Paul Watson, co-founder of Greenpeace and leader of Sea Shepherd, has warned that marine species in the Mediterranean are at risk of extinction. Around 23 countries surround the
so-called ‘Mare Nostrum’, none of which has taken effective action to protect the ecosystem and the species in that ecosystem. To repopulate the Mediterranean, we would have to stop fishing for around twenty years, creating an area that is off-limits, as is the case around Tahiti.
In that country the system works because there are shamans who monitor the situation to ensure that the local population respects the ban, while in the Mediterranean, everyone appears to think only of their own economic interests. If the species are brought close to extinction, in fact, there are fewer fish and their price goes up. This is what is known as the ‘extinction economy’.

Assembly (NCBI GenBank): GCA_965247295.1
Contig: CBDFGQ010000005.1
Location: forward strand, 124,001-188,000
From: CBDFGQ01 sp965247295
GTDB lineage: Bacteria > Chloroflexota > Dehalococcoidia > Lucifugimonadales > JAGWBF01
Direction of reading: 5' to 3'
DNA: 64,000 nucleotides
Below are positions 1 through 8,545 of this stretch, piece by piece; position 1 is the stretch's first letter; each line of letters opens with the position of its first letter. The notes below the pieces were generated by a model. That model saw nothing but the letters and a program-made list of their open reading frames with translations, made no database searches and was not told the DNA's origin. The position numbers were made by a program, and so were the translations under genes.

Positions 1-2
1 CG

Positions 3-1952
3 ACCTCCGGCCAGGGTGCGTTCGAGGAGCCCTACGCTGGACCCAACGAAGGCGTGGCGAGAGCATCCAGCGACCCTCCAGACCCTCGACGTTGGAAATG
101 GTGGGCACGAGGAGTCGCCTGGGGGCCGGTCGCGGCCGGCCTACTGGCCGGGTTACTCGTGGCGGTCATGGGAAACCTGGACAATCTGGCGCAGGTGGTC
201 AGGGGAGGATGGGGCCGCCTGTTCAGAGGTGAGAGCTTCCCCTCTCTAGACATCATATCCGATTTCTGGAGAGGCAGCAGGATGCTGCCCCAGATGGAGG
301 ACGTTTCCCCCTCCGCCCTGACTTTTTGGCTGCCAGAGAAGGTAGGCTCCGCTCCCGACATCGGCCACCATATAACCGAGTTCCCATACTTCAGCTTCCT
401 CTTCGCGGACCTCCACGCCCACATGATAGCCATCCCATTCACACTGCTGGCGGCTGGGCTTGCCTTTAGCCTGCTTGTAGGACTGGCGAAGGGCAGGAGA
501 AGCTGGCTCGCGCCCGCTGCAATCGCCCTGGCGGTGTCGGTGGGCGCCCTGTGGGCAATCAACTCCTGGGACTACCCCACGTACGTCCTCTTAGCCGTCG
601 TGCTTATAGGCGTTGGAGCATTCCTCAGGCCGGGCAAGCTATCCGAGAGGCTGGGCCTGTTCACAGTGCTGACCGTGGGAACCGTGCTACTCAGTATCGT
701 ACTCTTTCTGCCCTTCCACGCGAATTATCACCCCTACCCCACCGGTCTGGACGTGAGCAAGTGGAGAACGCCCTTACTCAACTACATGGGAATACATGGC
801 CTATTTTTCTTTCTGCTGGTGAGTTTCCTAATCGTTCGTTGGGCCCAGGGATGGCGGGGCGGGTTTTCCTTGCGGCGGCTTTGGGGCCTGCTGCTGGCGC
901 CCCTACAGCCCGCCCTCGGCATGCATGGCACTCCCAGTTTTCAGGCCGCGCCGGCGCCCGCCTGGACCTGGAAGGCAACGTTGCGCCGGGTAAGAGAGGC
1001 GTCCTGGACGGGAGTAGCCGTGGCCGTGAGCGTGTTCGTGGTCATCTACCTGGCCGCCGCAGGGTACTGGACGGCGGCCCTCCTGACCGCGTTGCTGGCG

Given that governments are incapable of solving the problem alone because of a lack of political will, will the Commission take measures to enforce fishing limits in the various countries bordering the Mediterranean and to promote the action of the Sea Shepherd's ‘pirates’ — people who work hard to protect the sea?